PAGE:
Wednesday, June 3, 2015

Today in History for June 3, 2015

Stephen A. Douglas
June 3, 1539 - Hernando de Soto claimed Florida for Spain.

June 3, 1780 - Former royal governor of Massachusetts, Thomas Hutchinson, died in Brompton, England. He had served from 1771 to 1774.

June 3, 1781 – Jack Jouett began his midnight ride to warn Thomas Jefferson and the Virginia legislature of an impending raid by Banastre Tarleton.

June 3, 1784 - The U.S. Congress formally created the United States Army to replace the disbanded Continental Army. On June 14, 1775, the Second Continental Congress had created the Continental Army for purposes of common defense and this event is considered to be the birth of the United States Army.

June 3, 1800 - John Adams moved to Washington, D.C., becoming the first President to live in what later became the capital of the United States.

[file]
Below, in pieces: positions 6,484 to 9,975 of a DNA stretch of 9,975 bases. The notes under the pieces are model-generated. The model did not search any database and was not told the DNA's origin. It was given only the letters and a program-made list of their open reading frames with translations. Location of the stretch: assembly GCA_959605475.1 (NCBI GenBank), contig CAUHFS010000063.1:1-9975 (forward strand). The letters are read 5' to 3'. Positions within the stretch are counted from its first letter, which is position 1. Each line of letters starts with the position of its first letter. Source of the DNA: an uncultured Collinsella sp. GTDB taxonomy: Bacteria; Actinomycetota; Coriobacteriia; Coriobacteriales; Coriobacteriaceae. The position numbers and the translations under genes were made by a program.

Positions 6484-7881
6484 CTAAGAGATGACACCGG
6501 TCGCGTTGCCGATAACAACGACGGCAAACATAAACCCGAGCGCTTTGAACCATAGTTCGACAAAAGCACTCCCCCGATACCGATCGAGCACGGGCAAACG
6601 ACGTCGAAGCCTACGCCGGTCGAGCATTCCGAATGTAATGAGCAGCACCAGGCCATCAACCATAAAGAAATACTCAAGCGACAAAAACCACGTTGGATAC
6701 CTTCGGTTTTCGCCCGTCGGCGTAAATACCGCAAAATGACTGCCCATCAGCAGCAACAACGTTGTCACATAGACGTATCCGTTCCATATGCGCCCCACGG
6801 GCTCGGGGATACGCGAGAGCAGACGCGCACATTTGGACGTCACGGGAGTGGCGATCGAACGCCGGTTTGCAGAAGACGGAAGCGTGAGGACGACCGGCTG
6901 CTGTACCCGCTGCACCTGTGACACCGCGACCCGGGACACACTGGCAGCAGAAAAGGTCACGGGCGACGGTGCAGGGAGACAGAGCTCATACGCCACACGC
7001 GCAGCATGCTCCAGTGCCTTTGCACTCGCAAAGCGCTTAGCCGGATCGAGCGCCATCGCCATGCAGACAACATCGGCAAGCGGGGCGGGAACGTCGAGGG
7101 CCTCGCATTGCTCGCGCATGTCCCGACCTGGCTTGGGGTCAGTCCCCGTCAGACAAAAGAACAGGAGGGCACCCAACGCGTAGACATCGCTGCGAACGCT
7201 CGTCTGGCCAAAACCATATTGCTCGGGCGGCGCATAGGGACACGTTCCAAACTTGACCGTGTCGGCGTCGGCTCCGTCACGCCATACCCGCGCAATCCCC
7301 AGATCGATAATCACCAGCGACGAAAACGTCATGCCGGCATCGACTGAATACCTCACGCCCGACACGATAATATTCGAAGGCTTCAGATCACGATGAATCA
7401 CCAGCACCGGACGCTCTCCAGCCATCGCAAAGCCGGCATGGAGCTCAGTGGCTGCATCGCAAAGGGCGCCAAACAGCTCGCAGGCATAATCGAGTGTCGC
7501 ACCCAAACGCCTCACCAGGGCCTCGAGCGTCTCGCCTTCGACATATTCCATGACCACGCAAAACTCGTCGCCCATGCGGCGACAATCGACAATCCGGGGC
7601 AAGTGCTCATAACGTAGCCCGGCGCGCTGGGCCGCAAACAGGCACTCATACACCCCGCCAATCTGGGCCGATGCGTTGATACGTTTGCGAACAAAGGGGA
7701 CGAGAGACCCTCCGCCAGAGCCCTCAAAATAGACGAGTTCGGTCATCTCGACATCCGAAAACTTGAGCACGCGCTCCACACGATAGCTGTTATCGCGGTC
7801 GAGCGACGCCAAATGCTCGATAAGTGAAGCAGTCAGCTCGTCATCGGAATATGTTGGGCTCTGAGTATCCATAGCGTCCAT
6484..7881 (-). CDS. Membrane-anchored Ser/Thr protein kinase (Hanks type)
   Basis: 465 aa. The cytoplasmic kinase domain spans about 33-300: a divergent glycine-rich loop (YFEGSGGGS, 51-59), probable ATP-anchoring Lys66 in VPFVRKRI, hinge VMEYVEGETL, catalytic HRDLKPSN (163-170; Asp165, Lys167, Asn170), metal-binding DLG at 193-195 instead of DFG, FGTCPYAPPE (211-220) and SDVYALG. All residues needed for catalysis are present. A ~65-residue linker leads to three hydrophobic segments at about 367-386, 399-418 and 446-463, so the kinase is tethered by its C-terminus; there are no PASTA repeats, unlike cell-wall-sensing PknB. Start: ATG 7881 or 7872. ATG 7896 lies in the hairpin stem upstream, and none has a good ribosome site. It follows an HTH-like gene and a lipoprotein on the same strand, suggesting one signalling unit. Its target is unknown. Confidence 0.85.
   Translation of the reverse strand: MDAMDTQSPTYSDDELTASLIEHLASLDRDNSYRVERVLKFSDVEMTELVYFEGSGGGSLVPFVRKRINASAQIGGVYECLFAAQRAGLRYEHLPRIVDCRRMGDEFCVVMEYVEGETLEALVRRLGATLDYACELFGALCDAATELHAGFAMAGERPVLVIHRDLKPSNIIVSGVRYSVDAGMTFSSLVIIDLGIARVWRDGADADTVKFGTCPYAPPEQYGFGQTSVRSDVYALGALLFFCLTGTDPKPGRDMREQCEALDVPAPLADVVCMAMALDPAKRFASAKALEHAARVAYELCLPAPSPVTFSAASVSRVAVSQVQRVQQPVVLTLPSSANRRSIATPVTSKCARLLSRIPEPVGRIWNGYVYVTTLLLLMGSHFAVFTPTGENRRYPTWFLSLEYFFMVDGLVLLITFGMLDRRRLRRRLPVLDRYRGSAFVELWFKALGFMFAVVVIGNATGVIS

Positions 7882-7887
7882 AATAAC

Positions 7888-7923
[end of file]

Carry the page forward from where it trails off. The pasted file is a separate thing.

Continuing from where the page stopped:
June 3, 1807 – Confederate President Jefferson Davis was born in Fairview, Ky. (Some sources say he was born in 1808.)

June 3, 1851 - The New York Knickerbockers became the first baseball team to wear uniforms. They wore straw hats, white shirts and blue trousers.


June 3, 1861 - Senator Stephen A. Douglas passed away at the age of 48 from typhoid fever in Chicago, Ill.

June 3, 1861 – During the Civil War, at the Battle of Philippi (also called the Philippi Races), Union forces routed Confederate troops in Barbour County, Virginia, now West Virginia, in the first land battle of the War.

June 3, 1862 – A 3000-strong riot occurred at Wardsend Cemetery in Sheffield, England, against rumours of bodysnatching from the grounds.

June 3, 1863 - Confederate General Robert E. Lee launched his second invasion of the North when he let 75,000 troops into Pennsylvania.

June 3, 1864 – During the Civil War, at the Battle of Cold Harbor, Union forces attacked Confederate troops in Hanover County, Virginia. Ephraim Powell of the Conecuh Guards was killed in this battle. Roderick Foss and John W. Wilson, who were also members of the Conecuh Guards, were wounded in this battle. Foss returned to Alabama after the war, and Wilson returned to Conecuh County after the war. A mistake by General Ulysses S. Grant in this battle resulted in 7,000 Union casualties in 20 minutes during an offensive against Rebels. Grant waited to attack until the bulk of the Army of the Potomac had arrived.